Apps in the Classroom – Duolingo

So, you are a foreign language teacher with a dozen different classes of elementary, middle, or high school students struggling to learn Spanish, or French, or whatever. You are actually pretty lucky when it comes to utilizing the iPads. Very few subjects benefit from this technology as much as a foreign language class. You can do research on foreign countries, look up photos of different cultures, find recipes for ethnic foods, use translation and dictionary apps, check out video lessons on pronunciation or watch episodes of foreign TV shows, and find a huge wealth of language-learning apps to help your students practice inside and outside of class. And out of all the language-learning apps available, Duolingo is one of the most impressive I have encountered thus far (and it's free).

Duolingo is a pretty robust app. It provides dozens of lessons in multiple languages and is meant to help users understand basic vocabulary, pronunciation, spelling, and sentence structure. It won't turn you into a bilingual savant or anything, but it is a very good tool for students (of all ages) to use to practice and perfect their fundamental foreign language skills.

Let's do a quick walkthrough. When you first boot up the app, you create an account (or sign in via Facebook) and have the option to choose your daily workload. This is good for teachers who want to tell their students to “Practice for X minutes a day” at home between class sessions:

This step is optional if you can't handle the pressure.

Once you pick a track, you have to pick a language. I assume that most teachers will be using it for Spanish or French, but they also offer German, Portuguese, Italian, and English as a Second Language (ESL), making it a good choice for schools with a large Hispanic or immigrant student population. You can also set up the units to ask questions going from one foreign language to another if you want to really challenge yourself. You can change your language choice at any time and even learn all of the languages at once, if you want (it will track your progress for each independently):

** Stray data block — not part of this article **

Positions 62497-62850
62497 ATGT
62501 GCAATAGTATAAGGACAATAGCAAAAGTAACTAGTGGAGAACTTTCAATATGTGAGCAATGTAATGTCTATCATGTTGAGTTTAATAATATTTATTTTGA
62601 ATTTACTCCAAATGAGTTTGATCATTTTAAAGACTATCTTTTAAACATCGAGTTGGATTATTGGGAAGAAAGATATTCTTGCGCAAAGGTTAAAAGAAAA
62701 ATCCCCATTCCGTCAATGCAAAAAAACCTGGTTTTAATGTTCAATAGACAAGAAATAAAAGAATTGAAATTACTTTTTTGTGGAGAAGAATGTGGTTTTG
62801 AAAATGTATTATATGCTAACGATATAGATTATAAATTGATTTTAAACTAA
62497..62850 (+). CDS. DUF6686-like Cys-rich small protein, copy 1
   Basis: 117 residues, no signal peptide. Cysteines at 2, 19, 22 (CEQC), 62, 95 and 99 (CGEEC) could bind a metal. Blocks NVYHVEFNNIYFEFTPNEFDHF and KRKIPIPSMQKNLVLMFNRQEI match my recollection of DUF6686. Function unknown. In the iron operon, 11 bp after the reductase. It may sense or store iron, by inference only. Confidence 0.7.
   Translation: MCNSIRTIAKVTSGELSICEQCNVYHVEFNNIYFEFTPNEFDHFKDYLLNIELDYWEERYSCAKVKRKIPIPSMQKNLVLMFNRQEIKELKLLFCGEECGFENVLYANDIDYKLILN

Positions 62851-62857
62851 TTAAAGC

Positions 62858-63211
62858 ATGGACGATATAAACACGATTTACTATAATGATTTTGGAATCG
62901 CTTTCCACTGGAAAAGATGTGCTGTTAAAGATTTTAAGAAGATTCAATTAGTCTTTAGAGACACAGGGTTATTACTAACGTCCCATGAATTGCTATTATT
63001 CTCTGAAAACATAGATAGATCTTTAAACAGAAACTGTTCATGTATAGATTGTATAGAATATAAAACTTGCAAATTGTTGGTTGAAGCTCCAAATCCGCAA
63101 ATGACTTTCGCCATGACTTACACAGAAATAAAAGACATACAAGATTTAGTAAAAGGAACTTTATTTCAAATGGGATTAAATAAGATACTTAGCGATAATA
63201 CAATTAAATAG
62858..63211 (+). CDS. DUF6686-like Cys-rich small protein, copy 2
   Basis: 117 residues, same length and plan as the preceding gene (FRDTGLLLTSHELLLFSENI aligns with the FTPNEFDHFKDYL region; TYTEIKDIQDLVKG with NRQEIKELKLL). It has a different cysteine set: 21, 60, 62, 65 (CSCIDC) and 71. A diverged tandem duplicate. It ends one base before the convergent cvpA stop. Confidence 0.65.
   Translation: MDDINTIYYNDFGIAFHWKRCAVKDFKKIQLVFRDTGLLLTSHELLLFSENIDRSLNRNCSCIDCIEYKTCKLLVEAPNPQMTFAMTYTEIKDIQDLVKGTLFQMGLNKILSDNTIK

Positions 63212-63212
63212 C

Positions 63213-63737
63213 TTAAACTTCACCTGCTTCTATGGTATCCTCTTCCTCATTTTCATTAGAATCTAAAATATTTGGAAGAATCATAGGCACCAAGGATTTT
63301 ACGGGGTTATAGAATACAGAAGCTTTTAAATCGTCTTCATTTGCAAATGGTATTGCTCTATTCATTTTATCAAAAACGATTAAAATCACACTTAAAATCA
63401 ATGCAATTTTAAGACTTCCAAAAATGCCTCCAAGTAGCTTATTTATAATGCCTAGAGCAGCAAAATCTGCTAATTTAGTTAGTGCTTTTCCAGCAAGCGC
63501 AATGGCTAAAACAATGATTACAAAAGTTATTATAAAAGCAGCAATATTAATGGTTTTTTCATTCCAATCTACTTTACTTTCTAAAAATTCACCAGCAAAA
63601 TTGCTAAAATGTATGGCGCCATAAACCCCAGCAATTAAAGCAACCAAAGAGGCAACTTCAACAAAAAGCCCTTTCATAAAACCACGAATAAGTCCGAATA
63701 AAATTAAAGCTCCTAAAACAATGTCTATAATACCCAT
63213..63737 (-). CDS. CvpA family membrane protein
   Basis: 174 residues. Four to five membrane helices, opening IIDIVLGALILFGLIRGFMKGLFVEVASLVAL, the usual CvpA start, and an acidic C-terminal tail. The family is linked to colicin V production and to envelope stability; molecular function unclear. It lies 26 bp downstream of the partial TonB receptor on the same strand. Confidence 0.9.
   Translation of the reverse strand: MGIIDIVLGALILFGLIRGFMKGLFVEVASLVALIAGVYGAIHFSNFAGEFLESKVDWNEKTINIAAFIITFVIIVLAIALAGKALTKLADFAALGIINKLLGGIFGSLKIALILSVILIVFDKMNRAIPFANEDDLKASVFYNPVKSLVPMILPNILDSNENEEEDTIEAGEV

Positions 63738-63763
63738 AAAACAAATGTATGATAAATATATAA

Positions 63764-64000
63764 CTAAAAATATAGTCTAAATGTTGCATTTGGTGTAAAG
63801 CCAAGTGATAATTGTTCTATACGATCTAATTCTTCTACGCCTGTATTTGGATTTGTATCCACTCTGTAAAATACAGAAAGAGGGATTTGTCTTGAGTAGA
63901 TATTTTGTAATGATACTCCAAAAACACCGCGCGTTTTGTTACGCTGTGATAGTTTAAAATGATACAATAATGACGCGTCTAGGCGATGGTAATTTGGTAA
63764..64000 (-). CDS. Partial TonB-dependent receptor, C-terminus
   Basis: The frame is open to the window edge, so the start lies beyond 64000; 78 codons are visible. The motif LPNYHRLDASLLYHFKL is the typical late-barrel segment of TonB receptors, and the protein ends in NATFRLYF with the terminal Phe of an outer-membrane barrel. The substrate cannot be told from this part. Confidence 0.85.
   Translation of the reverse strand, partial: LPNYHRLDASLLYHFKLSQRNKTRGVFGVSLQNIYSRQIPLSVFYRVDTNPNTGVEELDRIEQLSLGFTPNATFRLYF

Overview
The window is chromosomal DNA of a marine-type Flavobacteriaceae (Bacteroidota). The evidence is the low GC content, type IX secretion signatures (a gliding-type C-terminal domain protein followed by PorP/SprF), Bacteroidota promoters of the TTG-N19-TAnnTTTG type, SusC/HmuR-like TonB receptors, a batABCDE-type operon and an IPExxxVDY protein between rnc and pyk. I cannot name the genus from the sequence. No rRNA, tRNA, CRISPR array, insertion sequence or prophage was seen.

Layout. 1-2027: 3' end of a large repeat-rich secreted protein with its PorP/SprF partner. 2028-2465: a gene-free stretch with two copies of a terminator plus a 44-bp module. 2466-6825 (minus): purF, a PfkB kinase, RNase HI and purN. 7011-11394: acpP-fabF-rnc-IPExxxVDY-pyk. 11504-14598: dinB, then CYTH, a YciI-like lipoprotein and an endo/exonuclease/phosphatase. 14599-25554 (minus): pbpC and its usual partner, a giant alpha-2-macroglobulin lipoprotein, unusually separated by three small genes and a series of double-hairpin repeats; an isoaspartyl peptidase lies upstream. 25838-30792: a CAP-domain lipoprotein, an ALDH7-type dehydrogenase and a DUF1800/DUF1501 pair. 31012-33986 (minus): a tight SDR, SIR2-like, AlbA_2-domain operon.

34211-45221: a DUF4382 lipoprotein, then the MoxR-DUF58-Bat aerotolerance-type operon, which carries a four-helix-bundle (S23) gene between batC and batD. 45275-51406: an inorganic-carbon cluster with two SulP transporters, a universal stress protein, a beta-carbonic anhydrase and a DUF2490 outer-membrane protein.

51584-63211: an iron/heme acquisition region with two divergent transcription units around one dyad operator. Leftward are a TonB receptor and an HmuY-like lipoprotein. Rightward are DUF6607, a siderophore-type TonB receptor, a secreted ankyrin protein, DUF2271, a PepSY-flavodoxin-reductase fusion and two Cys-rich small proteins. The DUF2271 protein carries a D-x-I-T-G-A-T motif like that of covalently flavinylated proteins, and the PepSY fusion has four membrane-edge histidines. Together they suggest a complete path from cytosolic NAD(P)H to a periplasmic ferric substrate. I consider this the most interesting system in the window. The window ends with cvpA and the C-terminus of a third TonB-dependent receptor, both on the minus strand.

Hit More to see ESL options.

Okay, so you've picked a language. You are now looking at the main menu screen with a list of all the lessons. In truth, there are even more lessons than you think because each of the listed units contains multiple lessons within them. For example, the “Basics” unit has four different lessons within the unit. Each lesson takes a few minutes to go through and can be attempted multiple times. You can even “Test Out” of a unit to skip it if you think you have already mastered the material.

That menu on the right scrolls down for quite a while.

Each lesson has a whole lot of questions, and they seem to be random each time you attempt it.

Within each lesson, you are given four hearts which equate to four mistakes. If you mess up more than that, you have to restart the lesson.

There is a wide variety of question types. You have to match words to pictures, translate words or phrases in both directions, speak into the microphone, build phrases by picking words out of a list, and more. Almost everything is written for you and also spoken allowed by the app so the user can learn correct pronunciation as well as spelling. There is so much information available at each step and on every screen. Take a look at some of the questions in the first French lesson:

Multiple choice with pictures.

Build the phrase. Don't forget the article (like I did)

Hints are helpful and bite-sized.

Spelling counts!

Write what you hear.

…and more. Once you finish your lesson, you are given a stats screen to show you how you did and how close you are to your daily goal. Then you can move right on to the next lesson.

As you can see, it is a great tool for encouraging students to practice their Spanish or French every day. Our Spanish teacher only meets with the fifth grade once a week, so she assigns “10 minutes of Duolingo” as homework each week. The kids actually pull it out voluntarily and have fun with it which never happened when they were told to just reread textbook lessons or word lists on paper.

They also have a website which contains a lot of the same lessons as the app. Your account remains consistent between the two, so that is convenient. Even schools with Windows tablets could make use of this system by just bookmarking the website instead of using an app.

Got any other foreign language apps to recommend? Leave your suggestions in the comments.


4 thoughts on “Apps in the Classroom – Duolingo

  1. Love this app – however, there is now way to check whether the student really did practice for the suggested amount of time (let’s say for homework), or is there?

    • There is no way for a teacher to see how long students have used the app, no. That would be a great feature: have the app email status updates to the teacher’s email address, or something similar. For now, you’ll have to just time them in class (with headphones) or use the honor system.

  2. Pingback: Using Duolingo to Enhance and Extend Language Learning

  3. Pingback: Duolingo | Use of technology in teaching

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